The first post introduced and explored the basic usage of the
In this post, we take a quick look at some of the additional uses of the library
and its methods to extract data from the Petfinder database. Before getting started,
it is worthwhile to recall the limits imposed by Petfinder when interacting with its API.
The following restrictions are copied from Petfinder's API
- Total requests per day: 10,000
- Records per request: 1,000
- Maximum records per search: 2,000
Therefore, a single call cannot exceed 2,000 records, and there is a maximum of 1,000 records per request. Knowing this information, we can construct our calls to the API to extract the maximum amount of information without exceeding the limitations imposed by Petfinder.
PetfindeR is installed, it can be loaded using the
function. We initialize the
Petfinder R6 class object using a key
received from Petfinder. You can easily obtain a key by creating an
account on Petfinder on the site's developers
page. Once the key is
obtained, we use that as an argument when initializing the class. We can
now begin to extract data from the Petfinder API!
library(PetfindeR) key <- Sys.getenv('PETFINDER_KEY') pf <- Petfinder(key)
The Petfinder API pages results to reduce the stress on the API when
extracting a large number of records. Paging is the only way to exceed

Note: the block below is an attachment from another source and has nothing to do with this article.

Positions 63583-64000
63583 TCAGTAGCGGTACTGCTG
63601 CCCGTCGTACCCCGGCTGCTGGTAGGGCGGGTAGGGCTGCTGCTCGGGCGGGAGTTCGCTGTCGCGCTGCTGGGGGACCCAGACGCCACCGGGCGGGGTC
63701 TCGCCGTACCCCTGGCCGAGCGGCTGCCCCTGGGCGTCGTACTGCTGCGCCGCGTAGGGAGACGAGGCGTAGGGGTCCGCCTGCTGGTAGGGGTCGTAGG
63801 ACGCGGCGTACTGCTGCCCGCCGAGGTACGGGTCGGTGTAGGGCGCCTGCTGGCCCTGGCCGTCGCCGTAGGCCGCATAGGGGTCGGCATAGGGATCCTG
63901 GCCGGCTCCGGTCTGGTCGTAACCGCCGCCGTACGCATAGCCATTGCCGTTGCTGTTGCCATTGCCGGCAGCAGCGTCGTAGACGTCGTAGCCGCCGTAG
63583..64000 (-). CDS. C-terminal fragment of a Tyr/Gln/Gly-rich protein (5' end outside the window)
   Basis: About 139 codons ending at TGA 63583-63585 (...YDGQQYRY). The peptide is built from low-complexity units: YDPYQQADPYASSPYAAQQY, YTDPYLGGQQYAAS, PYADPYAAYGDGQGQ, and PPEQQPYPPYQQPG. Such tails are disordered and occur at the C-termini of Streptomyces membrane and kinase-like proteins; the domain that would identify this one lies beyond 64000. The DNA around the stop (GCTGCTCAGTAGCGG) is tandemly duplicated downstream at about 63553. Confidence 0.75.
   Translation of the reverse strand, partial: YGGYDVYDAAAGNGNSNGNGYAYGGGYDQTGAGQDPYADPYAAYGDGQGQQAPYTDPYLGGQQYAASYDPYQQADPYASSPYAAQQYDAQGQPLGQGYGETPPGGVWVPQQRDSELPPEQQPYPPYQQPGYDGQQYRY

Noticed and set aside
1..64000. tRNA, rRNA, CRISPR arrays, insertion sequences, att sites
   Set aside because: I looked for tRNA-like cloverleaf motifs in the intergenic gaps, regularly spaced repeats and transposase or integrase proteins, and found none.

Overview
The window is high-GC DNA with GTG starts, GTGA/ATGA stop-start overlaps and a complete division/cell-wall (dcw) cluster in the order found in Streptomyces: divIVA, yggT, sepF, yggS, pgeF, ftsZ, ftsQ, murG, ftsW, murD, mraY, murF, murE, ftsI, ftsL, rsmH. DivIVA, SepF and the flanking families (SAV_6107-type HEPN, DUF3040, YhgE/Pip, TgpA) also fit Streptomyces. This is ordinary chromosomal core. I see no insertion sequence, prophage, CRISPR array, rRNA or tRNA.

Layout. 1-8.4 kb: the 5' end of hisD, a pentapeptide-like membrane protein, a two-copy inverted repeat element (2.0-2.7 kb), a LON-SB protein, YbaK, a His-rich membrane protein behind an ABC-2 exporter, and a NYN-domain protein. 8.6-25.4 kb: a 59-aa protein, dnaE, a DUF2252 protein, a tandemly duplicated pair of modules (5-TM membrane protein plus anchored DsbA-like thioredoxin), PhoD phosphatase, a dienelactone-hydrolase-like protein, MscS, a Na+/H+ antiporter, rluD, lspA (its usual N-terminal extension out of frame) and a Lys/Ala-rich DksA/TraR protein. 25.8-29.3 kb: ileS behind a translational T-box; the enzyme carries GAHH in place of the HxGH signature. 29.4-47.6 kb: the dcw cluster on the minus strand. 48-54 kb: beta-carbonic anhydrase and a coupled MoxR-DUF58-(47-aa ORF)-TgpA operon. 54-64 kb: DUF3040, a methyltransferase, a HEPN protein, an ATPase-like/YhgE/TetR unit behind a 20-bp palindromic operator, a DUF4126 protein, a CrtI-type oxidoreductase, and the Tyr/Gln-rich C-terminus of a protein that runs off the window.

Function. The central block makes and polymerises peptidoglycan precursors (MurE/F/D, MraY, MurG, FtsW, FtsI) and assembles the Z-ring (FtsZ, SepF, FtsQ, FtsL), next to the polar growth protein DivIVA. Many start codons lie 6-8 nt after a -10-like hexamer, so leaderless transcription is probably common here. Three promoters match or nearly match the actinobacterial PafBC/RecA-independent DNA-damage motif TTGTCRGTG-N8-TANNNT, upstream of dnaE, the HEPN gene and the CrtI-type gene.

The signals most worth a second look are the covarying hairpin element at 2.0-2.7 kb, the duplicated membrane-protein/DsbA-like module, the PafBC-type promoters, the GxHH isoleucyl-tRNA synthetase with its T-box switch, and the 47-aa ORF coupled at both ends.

the API's limitation of 1,000 records per request. For example, to get
2,000 animal records located in Washington State (and beyond), we could
count parameter in the
pet.find method to 500 and the
pages parameter to 4. We could also change the
parameters to 1, 000 and 2, respectively, which would achieve the same
paged <- pf$pet.find(location = 'WA', count = 500, pages = 4, return_df = TRUE) paged2 <- pf$pet.find(location = 'WA', count = 1000, pages = 2, return_df = TRUE) # Returns the same as above
PetfindeR library will check to make sure the
doesn't exceed 1,000 to avoid wasting an API call.
count.too.high <- pf$pet.find(location = 'WA', count = 1001, return_df = TRUE) ## Error in check_inputs(animal = animal, size = size, sex = sex, age = age, : a single request cannot exceed 1,000 records
The library will also check to make sure that the input
count will not exceed 2,000.
max.record.exceeded <- pf$pet.find(location = 'WA', count = 500, pages = 5, return_df = TRUE) ## Error in check_inputs(animal = animal, size = size, sex = sex, age = age, : searches cannot exceed 2,000 records.
Four of the available methods (
shelter.listByBreed) in the Petfinder API offer
offset parameter which can be used to skip the first n results
from the API. Behind the scenes, the
offset parameter is used to page
results if the
pages parameter is specified, but it can also be used
to avoid returning the same data when iterating calls. For example, the
below two calls using the
pet.find method would, in essence, return
the first 100 results should the two results be appended.
no.offset <- pf$pet.find(location = 'WA', count = 50, return_df = TRUE) # Get the first 50 results offsetted <- pf$pet.find(location = 'WA', offset = 50, count = 50, return_df = TRUE) # Skip the first 25 results and get the next 50
The above two calls could also be written as the below.
paged <- pf$pet.find(location = 'WA', pages = 2, count = 50, return_df = TRUE) raw_count <- pf$pet.find(location = 'WA', count = 100, return_df = TRUE)
This short vignette explored some of the additional functionality of
several of the methods available in the Petfinder API and
library for further customizing the number of records and their location
in the database using the
offset parameter. Future vignettes will also
explore some possible use cases of extracting and analyzing the data
available in the Petfinder database.